What does it mean to be a foodie? Many Americans love to eat — and let’s face it; most of our social functions and interactions revolve around food and alcohol. When you’re interested in getting to know someone, or setting up a business meeting, you don’t ask him or her to go skydiving or workout at the gym — you ask that person to lunch or dinner.
In an American society where consumerism is everything, eating at restaurants, bars, and cafes is second nature. The difference between a regular consumer and a foodie is the dedication to a lifestyle of food. It doesn’t mean you eat more, it simply means you appreciate it more.
Below are five sure signs that you’re a foodie. If you carry one or more of these character traits, you very well may be on your way to a life of food and fun.
Five Signs of the Foodie
You Understand Variety – Foodies ultimately love the experience of food as much as the taste. If you’re consistently consuming burgers and fries every single day without a desire to expand your palate, you’re probably not a foodie. Most foodies love grocery shopping because they can’t wait to try new things and envision the various dishes hitting their plate each night. From Italian and German to Korean and Japanese, as a foodie you should love trying just about everything. Finicky eaters are difficult to please and less likely to experience new and unique dishes from across the world – foodies can’t wait to devour these new flavors and combinations.
Live-to-Eat, Not Eat-to-Live – Some people just eat to survive and barely think about what they’re eating. Real foodies, on the other hand, are people who live to eat — people who can’t wait for their next experience. Many foodies even proclaim that this is the mantra of a real foodie. Their fridges are always filled with 20 different kinds of cheeses and custom-made sushi, their pantries stocked with homemade pasta and bread, and their green boxes always filled with fresh herbs, vegetables, and various fruits.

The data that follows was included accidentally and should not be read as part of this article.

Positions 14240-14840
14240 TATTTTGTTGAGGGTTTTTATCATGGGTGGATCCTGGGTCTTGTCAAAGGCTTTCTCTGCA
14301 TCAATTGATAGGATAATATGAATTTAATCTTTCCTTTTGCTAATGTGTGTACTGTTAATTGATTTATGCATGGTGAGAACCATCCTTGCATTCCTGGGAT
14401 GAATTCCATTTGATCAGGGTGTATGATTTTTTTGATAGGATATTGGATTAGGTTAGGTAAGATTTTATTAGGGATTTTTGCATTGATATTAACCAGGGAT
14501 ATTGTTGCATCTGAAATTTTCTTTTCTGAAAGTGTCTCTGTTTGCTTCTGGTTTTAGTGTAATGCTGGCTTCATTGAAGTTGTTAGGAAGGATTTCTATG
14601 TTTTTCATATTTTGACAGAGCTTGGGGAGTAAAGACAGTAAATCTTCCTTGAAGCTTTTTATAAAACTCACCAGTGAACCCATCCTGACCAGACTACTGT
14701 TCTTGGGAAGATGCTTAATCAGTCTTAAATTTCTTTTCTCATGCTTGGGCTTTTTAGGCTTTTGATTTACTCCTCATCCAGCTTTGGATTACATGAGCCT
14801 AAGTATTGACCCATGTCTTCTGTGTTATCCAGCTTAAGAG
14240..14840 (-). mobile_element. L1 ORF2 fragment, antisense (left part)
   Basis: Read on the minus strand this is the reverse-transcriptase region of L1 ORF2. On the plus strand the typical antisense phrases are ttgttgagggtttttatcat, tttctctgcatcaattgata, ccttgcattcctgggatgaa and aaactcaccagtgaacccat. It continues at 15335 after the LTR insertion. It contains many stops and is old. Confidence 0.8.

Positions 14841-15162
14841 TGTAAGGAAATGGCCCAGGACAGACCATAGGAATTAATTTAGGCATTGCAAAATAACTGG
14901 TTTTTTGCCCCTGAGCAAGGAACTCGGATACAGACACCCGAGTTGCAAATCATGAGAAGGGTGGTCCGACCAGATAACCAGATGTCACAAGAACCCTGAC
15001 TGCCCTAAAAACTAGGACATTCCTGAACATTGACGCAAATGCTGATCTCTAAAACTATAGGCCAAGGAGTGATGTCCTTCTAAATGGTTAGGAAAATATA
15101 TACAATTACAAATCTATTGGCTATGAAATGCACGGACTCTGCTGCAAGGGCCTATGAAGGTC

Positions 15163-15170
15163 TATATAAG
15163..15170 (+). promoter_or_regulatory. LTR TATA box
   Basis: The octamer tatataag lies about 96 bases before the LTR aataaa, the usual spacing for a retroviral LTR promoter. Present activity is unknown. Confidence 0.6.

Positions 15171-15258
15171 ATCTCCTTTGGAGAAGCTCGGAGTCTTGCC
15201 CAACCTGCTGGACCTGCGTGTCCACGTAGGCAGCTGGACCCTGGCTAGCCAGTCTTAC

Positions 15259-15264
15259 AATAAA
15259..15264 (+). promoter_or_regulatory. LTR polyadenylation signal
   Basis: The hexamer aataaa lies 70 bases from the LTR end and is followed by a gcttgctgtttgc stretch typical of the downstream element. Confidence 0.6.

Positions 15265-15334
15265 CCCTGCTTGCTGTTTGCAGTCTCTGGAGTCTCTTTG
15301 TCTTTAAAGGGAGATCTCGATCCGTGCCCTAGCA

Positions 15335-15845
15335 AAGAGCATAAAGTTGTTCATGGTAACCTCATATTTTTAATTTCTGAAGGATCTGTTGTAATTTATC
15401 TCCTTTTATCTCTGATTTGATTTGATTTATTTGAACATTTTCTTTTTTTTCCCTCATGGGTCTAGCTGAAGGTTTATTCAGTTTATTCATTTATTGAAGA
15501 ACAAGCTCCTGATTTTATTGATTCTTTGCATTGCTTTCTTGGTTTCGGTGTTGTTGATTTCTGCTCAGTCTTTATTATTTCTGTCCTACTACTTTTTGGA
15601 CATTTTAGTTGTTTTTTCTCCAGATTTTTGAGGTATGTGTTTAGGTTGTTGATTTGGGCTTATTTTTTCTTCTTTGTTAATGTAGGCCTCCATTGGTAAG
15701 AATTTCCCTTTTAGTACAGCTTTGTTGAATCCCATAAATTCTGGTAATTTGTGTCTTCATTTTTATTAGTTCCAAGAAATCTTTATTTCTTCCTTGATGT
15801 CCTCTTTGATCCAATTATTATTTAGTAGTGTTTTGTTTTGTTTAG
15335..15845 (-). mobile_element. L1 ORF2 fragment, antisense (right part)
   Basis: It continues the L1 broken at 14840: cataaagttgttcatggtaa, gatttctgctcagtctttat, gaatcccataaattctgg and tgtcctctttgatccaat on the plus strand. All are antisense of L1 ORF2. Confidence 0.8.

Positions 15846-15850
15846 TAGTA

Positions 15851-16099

Decisions Made Based on Food – Would you rather go wine tasting or clubbing? Do you pick your apartment or home based on the proximity to local markets and amazing restaurants? If the food and drink experience drives your event planning from the get-go, you could be a foodie.
Always Planned Meals – Foodies rarely settle for the spontaneity of the easy-and-quick and always have a plan when it comes to food. Chances are you haven’t even reached home for dinner, but you know exactly what you want – this is classic foodie behavior. Rather than gaining an appetite while waiting for your meal, your appetite is driven by motivation and emotion. If your friends are hiding their food when you’re around because they will know you’ll want to try and critique it, they may already know what you’ve come to suspect in reading this article.
Food Social Networker – Loving food and building your life around experiences involving your taste buds makes you a foodie in itself – add in social media and blogging, and you’re well on your way to a lifestyle. Most foodies are not afraid to express their love for cuisine and want to educate others on the benefits of certain cuisine choices. Maybe you check sites like foodpub.com to find your next culinary experience, or maybe you share recipes on Facebook. If you often find yourself taking a picture of your food before you take a bite, you’re on the right track to foodieness. SnapChat + Food = Foodie. And you can take that to the bank.
Foodies are like wine snobs – they’re easy to pick out in a crowd. Often experts on food types, international cuisine influences, and chefs, foodies are outspoken at tasting events and A La Carte restaurants where extensive variety is present.
Matthew Hall is a freelance writer and loudly proclaimed foodie who enjoys writing reviews and articles on the various restaurants and cuisines that he’s had the pleasure of experiencing.